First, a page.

Purim is a Jewish holiday that falls between the months of February and March and commemorates the story of the book of Esther. This year, it begins March 14 and ends March 15. We throw big, loud crazy parties where everyone dresses up in a variety costumes and eats fruit filled cookies called Hamentaschen that are supposedly shaped after the hat Haman wore. (They’re triangle shaped, so apparently Haman was part pirate.) Last year, my congregation held a contest for the best costume and we had everything from Willy Wonka to a gypsy to a bunch of grapes. True story.

Somewhere in the midst of all the laughter and celebrating, someone reads the whole book of Esther out loud while all of the little kids cheer and boo respectively when Mordecai and Haman’s names are mentioned. It’s considered a mitzvah (good deed) to give time and money to different homeless shelters and charities, helping out those less fortunate than us. It’s a loud, boisterous and busy holiday, and it’s frequently easy to get caught up in the fun and noise and exciting chaos, while losing sight of the true meaning of the holiday. (And you guys thought I wouldn’t have that problem by not celebrating Christmas!) The truth is that just because I’m Messianic doesn’t mean I get to avoid commercialism.

There’s a story behind Purim (as is frequently the case with holidays.) Esther was stuck in a pretty tough situation. When the Persian King Xerxes decided to kick out his first wife after she wouldn’t parade herself through his court for his drunken friends to admire, he decided he needed a new woman to replace her as queen. He chose Esther, whose uncle Mordecai had raised her from birth and advised her not to tell anyone at the palace that she was Jewish. This turned out to be a wise choice, as Haman began to slowly work his way into power and create a plot to completely destroy the entire Jewish race. Thanks to Persian politics, Esther couldn’t visit the King unless he had invited her first. It was an act punishable by death. With all of her people facing annihilation, Esther stepped out in faith and went before him, anyway. He decided not to lop off her head (spoiler alert), and she revealed Haman’s plot. The King had him killed for his treachery and the people were saved, hence the big day of celebration, even thousands of years later.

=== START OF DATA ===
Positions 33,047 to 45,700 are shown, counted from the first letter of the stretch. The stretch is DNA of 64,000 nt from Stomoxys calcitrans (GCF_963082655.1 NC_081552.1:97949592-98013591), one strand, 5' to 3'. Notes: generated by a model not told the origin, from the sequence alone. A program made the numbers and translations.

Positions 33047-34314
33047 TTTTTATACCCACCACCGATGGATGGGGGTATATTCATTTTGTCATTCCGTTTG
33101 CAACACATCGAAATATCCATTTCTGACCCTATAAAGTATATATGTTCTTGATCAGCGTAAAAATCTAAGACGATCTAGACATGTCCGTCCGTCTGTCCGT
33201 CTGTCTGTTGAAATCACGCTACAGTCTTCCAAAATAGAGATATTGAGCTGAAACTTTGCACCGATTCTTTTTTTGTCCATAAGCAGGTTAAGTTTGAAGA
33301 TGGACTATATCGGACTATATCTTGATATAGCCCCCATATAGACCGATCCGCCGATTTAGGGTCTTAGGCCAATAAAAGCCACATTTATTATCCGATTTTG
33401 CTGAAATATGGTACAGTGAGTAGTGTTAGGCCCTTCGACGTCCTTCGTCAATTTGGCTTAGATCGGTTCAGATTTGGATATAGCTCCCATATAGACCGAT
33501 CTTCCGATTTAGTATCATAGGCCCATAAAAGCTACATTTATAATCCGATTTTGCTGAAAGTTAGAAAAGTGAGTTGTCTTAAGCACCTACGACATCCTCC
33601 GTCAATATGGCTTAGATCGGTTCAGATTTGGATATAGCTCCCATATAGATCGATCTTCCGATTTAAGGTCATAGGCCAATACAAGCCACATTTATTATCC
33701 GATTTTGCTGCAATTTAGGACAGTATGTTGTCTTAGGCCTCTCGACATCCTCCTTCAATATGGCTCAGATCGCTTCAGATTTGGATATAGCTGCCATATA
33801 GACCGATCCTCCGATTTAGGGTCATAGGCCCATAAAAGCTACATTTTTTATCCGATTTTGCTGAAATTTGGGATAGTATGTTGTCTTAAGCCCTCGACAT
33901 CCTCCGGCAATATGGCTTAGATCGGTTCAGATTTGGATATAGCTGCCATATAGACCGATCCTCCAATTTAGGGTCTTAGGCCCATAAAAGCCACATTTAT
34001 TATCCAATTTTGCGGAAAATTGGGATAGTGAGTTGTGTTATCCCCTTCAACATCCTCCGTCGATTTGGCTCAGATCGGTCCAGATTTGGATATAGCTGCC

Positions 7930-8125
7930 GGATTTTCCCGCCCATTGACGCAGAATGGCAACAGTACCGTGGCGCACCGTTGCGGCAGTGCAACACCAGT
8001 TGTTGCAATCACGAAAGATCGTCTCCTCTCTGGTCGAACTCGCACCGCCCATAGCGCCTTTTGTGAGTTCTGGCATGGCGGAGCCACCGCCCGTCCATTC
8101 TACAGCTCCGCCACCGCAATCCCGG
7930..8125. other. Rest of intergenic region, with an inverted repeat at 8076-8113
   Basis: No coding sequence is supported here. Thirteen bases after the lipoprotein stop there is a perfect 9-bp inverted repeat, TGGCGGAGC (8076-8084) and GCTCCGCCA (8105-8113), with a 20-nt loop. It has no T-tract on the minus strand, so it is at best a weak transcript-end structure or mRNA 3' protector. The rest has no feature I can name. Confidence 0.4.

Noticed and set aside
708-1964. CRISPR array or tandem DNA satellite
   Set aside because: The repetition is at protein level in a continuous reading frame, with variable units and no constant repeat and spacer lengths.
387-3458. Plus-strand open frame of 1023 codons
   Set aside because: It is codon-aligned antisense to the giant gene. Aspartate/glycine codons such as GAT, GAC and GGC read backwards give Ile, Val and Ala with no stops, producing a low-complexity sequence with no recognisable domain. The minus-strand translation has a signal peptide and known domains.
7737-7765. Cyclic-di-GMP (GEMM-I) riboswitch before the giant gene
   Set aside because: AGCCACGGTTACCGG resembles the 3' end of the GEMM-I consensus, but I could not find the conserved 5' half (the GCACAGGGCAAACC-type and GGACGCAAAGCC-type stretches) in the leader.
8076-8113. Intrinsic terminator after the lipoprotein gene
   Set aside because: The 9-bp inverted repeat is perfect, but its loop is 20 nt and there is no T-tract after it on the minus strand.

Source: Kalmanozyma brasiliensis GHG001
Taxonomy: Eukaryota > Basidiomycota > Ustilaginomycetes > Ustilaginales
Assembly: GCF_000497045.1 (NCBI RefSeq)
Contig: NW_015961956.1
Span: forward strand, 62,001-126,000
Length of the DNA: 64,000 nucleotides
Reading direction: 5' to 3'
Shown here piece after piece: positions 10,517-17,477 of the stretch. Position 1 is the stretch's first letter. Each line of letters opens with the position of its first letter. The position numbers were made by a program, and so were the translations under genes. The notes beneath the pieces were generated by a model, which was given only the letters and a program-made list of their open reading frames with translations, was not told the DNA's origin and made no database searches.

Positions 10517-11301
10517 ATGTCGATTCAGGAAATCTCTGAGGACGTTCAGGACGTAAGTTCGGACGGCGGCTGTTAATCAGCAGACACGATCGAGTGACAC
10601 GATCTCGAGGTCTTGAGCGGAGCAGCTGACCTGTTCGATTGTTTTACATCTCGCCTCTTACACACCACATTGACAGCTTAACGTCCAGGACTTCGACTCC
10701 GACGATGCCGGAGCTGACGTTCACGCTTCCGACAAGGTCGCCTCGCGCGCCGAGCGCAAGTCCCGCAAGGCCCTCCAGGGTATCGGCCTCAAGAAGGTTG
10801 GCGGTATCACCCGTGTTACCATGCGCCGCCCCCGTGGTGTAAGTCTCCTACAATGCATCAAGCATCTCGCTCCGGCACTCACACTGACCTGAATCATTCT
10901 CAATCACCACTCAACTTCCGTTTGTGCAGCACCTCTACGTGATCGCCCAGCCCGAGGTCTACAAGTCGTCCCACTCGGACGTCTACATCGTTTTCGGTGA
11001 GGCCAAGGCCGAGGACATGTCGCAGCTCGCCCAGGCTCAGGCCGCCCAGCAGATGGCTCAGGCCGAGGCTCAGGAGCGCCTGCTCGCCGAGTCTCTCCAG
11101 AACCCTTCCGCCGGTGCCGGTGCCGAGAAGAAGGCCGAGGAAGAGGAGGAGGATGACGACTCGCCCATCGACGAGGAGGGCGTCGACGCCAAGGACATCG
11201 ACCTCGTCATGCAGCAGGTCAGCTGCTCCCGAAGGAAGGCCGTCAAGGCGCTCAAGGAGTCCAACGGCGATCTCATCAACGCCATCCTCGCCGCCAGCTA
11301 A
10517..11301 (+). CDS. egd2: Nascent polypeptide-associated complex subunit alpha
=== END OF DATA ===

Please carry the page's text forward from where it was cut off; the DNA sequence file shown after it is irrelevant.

Cool story, bro, you’re probably thinking. What in the world does this obscure Jewish holiday have to do with me?

My point is that we’ve all been Esther. We’ve all been in situations where it was terrifying to even consider taking one more step forward, because the way was dark and we didn’t know what was around the corner. We could fall. We could get hurt. It’s hard to step out in faith when it would be much easier (and safer!) to stay within our comfort zones. We can boldly move forward, confident, because our God is not uninvolved or apathetic. He cared about Esther’s life-threatening situation, and He cares about our struggles, no matter how small or enormous they may seem to us. Whether the situation is a problem emotionally, financially, physically, or spiritually, He’s involved….even when it doesn’t feel like it. He’s never failed before, and I don’t expect Him to now. He’ll come through. It may be right at the moment that I’m facing the king, bracing myself for that final, fatal blow, but He’ll step in. He’s never late.

He was faithful for Esther. He’ll be faithful for you. Trust in Him.